> because that ties in to the nebulous fears (e.g. of inadequacy, fear of
> loss of privacy and anonymity, of the negative affects on society that
> technology brings) that the mainstream have about anything to do with
> or technology.
> > The problem is kids are abused, and yes, a small minority, and these
> > are passed around, sold even, and the circle goes on and on. And in
> > years, as I've said before and I'll say it again, law enforcement
> > are finding new photos because there is a demand for the first time in
> and because they're actually bothering to look. and because the net has
> existing child abuse networks visible to normal people who get offended by
> report it to the police.
> in other words, increased REPORTING of crime does NOT mean increased
> of crime. e.g. after the introduction of mandatory reporting laws for
> and doctors etc, the number of reports of child abuse went up
> that shows that the reporting laws were effective but it does not in any
> prove or even imply that the incidence of child abuse increased.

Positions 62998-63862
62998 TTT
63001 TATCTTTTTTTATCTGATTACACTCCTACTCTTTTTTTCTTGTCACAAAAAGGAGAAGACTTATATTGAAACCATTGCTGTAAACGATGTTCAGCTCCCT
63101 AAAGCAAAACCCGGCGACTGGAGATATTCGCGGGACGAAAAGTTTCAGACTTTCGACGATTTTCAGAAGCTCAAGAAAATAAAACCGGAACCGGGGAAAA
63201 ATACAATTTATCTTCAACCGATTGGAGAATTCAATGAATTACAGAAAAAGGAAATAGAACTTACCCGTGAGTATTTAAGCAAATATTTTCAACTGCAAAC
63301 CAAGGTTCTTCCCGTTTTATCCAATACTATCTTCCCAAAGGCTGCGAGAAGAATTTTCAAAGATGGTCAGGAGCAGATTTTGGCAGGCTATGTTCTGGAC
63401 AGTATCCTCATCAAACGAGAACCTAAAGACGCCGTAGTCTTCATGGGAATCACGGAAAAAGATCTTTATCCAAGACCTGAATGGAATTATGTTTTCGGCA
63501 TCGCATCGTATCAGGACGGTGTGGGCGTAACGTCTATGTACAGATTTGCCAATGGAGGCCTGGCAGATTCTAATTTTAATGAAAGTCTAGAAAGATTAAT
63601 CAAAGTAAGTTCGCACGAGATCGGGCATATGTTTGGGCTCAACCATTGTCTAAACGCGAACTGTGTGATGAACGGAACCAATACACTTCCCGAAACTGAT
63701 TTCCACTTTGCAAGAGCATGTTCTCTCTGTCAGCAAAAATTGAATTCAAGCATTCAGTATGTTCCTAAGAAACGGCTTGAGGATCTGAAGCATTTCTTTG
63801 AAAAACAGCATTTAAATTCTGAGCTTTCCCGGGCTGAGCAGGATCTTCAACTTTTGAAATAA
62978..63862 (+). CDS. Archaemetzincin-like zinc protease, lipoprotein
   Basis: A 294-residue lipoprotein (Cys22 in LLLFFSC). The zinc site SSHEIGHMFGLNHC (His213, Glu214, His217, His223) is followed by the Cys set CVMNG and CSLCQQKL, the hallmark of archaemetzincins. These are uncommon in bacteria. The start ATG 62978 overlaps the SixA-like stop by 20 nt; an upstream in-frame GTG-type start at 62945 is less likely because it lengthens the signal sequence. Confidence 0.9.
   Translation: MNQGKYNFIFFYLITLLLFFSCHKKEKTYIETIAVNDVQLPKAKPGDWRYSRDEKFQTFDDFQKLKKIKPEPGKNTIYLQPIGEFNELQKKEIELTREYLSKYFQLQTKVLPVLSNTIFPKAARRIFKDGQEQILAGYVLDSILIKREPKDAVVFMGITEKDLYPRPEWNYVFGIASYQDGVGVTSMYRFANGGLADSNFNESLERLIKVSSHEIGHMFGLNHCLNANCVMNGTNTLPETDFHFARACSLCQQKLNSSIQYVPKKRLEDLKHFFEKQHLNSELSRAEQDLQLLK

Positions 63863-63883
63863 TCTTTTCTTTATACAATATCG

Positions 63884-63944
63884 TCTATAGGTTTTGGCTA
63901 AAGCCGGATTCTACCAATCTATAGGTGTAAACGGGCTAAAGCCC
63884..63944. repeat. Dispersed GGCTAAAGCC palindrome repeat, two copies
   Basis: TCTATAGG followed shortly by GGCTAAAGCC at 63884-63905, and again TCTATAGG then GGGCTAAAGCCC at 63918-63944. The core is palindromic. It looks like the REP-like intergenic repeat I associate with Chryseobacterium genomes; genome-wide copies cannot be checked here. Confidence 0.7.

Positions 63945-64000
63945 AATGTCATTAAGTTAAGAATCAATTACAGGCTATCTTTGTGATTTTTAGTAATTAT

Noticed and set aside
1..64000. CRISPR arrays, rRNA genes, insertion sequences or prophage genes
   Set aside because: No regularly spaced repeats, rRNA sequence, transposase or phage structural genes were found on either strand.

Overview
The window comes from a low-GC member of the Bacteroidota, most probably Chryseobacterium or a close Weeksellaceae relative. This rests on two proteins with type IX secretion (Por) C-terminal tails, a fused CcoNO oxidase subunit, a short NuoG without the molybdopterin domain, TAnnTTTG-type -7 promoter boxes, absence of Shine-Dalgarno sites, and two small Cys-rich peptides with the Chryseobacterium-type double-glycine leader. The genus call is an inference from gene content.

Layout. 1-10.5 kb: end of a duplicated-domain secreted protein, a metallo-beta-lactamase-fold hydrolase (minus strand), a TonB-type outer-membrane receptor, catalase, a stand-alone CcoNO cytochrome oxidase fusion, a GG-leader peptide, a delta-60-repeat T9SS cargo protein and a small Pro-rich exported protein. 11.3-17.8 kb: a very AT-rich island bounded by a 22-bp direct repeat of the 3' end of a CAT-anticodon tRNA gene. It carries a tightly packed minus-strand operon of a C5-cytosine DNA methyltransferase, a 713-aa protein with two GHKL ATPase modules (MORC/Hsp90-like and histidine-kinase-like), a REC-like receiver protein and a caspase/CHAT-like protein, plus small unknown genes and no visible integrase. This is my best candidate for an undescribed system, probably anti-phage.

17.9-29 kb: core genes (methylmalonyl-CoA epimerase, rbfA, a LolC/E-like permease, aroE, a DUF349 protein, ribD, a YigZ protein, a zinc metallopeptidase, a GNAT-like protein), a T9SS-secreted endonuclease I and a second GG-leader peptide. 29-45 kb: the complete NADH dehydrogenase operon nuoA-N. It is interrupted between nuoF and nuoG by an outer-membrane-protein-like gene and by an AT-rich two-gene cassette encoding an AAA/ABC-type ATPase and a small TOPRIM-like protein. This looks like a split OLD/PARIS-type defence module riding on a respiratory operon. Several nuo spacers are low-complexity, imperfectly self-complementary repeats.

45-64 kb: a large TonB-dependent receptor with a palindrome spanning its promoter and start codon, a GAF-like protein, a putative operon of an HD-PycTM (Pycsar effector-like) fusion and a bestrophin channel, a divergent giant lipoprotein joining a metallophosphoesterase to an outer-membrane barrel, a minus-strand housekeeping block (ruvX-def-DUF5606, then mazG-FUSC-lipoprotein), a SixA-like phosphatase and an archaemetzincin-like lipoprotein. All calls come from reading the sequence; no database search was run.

> it would be absurd to say that mandatory reporting laws increased the
> of child abuse, so why are you claiming that the internet's increase of
> visibility for the problem has somehow increased the incidence?
> > I guess you ignore the thousands of people around the world who were
> > in the operation as outlined on the Panorama programme from the BBC and
> > described elsewhere.
> of course i ignore programs like that. it was sensationalist tripe,
> very little information and a large amount of exaggeration & hype.
> > There are kids who lie to their parents because they want to meet
> > they've met online and this person they are meeting can be much older